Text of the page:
What is Gastroesophageal Reflux (GER)?

Some infants with an omphalocele experience GER or reflux. Gastroesophageal reflux (GER) occurs when the stomach contents reflux or go into the esophagus (the tube that connects the mouth to the stomach), during or after a meal. Most infants with Gastroesophageal reflux are happy and healthy even though they spit up or vomit. An infant with gastroesophageal reflux may experience:

  • Spitting
  • Vomiting
  • Coughing
  • Irritability
  • Poor feeding
  • Discomfort with feeding

How common is reflux?

Gastroesophageal reflux occurs often in normal infants. More than half of all babies experience reflux in the first 3 months of life. Only a small number of infants have problems due to gastroesophageal reflux. Most infants stop spitting up between the ages of 12 to 18 months.

Why does reflux happen?

There is a ring of muscle at the bottom of the esophagus, which opens and closes, allowing food to enter the stomach. This ring of muscle is called the lower esophageal sphincter (LES).

In infants, this sphincter is not as strong as that in older children and adults. The sphincter easily opens and the stomach contents often go up the esophagus and out the mouth (spitting up or vomiting).

Gastroesophageal reflux can also occur when babies cough, cry or strain as the pressure in their stomachs increases at these times.

What are the worrisome symptoms of gastroesophageal reflux?

In a small number of babies, gastroesophageal reflux may result in symptoms that are concerning. These include problems such as:

  • Poor growth due to an inability to hold down enough food
  • Irritability or feeding refusal due to pain
  • Blood loss from acid burning the esophagus
  • Breathing problems

Each of these problems can be caused by disorders other than gastroesophageal reflux. Your healthcare provider needs to determine if gastroesophageal reflux is causing your child’s symptoms.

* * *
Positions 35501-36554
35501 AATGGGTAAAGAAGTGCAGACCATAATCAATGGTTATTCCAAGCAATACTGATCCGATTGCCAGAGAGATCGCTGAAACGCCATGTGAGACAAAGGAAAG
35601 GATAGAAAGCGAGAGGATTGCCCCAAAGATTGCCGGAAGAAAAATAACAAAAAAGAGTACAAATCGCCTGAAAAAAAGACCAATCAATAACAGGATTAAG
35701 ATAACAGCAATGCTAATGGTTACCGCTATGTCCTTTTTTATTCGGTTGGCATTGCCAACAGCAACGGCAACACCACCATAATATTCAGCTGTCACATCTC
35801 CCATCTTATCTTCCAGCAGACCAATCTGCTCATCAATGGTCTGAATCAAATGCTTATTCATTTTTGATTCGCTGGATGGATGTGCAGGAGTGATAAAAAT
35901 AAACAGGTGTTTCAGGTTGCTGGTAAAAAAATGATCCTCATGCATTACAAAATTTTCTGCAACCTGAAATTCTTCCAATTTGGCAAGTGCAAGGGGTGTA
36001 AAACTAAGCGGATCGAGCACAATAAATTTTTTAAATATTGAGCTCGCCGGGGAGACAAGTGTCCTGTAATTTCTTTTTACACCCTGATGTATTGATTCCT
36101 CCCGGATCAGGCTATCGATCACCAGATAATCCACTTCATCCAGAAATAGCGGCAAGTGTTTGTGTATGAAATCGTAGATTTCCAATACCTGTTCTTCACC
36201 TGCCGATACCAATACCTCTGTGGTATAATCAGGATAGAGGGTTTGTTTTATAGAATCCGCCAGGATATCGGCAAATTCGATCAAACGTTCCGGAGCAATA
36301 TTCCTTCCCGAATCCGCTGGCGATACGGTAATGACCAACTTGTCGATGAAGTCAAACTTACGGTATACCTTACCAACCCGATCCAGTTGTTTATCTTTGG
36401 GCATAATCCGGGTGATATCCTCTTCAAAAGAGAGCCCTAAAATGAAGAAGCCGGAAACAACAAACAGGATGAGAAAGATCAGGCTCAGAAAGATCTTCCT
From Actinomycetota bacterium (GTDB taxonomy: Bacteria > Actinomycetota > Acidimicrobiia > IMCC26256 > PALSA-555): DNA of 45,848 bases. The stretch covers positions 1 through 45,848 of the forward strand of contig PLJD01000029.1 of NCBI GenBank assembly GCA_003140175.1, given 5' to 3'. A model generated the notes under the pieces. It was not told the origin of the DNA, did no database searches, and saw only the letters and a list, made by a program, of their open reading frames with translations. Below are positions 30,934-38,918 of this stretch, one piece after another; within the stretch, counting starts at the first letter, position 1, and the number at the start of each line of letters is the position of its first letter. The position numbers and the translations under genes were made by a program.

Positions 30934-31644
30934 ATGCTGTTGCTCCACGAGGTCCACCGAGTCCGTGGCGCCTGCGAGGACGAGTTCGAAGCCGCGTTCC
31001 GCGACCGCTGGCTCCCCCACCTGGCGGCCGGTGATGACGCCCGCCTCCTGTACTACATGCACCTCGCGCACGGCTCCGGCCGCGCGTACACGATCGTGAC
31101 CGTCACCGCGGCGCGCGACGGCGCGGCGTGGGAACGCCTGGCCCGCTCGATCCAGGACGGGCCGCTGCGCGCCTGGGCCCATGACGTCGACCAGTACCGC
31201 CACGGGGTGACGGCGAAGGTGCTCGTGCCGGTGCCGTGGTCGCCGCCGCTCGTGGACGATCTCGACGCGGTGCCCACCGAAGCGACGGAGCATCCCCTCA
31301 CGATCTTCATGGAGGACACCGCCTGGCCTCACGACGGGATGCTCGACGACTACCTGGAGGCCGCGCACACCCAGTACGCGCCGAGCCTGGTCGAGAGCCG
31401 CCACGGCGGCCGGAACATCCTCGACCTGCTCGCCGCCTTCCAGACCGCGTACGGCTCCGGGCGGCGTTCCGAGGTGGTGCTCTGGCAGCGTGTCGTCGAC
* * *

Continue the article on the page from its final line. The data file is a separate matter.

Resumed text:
How does your healthcare provider know your child has reflux?

An infant that spits or vomits may have gastroesophageal reflux. The doctor or nurse will talk with you about your child’s symptoms and perform a physical examination.

Sometimes, tests may be ordered to help the doctor or nurse determine whether your child’s symptoms are related to gastroesophageal reflux. Often, treatment is started without the need for any tests.

If your infant or child has any of the previously discussed symptoms and you are concerned that she may have reflux, talk with your pediatrician about having her evaluated. GER may be diagnosed by a single office visit, or a referral may be needed to a pediatric gastroenterologist for further evaluation. Your doctor or specialist will review your child’s symptoms, determine if her weight gain is appropriate, and possibly order special tests. These tests may include an upper gastro-intestinal X-ray (UGI), a milk scan, a 24-hour pH probe, or an endoscopy.

 An UGI is an X-ray of the stomach and esophagus after your child swallows a liquid drink called barium. If your child is unable to swallow the barium it will be given through a small feeding tube placed through the nose or mouth down the esophagus and into the stomach. On the X-ray the barium shows any anatomical abnormalities (such as narrowing of the esophagus or blockages) and any refluxing of the barium from the stomach that might occur. A UGI is only 50% accurate because the refluxing might not occur at the time of the X-rays. Another test called a milk scan is very similar to a UGI. Your child drinks a liquid called technetium, which shows any refluxing or anatomical problems on a special scanning device. Parents are often concerned about the dangers of X-rays and consuming an unnatural liquid. The radiation from the X-rays is minimal (your child’s thyroid and genital area is covered by a special apron during the X-ray), and the barium and technetium are not harmful to your child’s health. The barium can cause constipation, but there are no other side effects.

A 24-hour pH probe is a fairly accurate test that shows any increased levels of stomach acid in the esophagus. A long, thin tube that is attached to a machine is placed in your child’s esophagus (via her nose or mouth) by a doctor or nurse. The end of the tube reads the acid level and records it on the machine after each feeding. After 24 hours the doctor will determine if the amount of acid in the esophagus is too high indicating GER. This test can be performed at home, however, some doctors prefer to hospitalize the infant during the test so a nurse can replace the probe immediately if it accidentally comes out.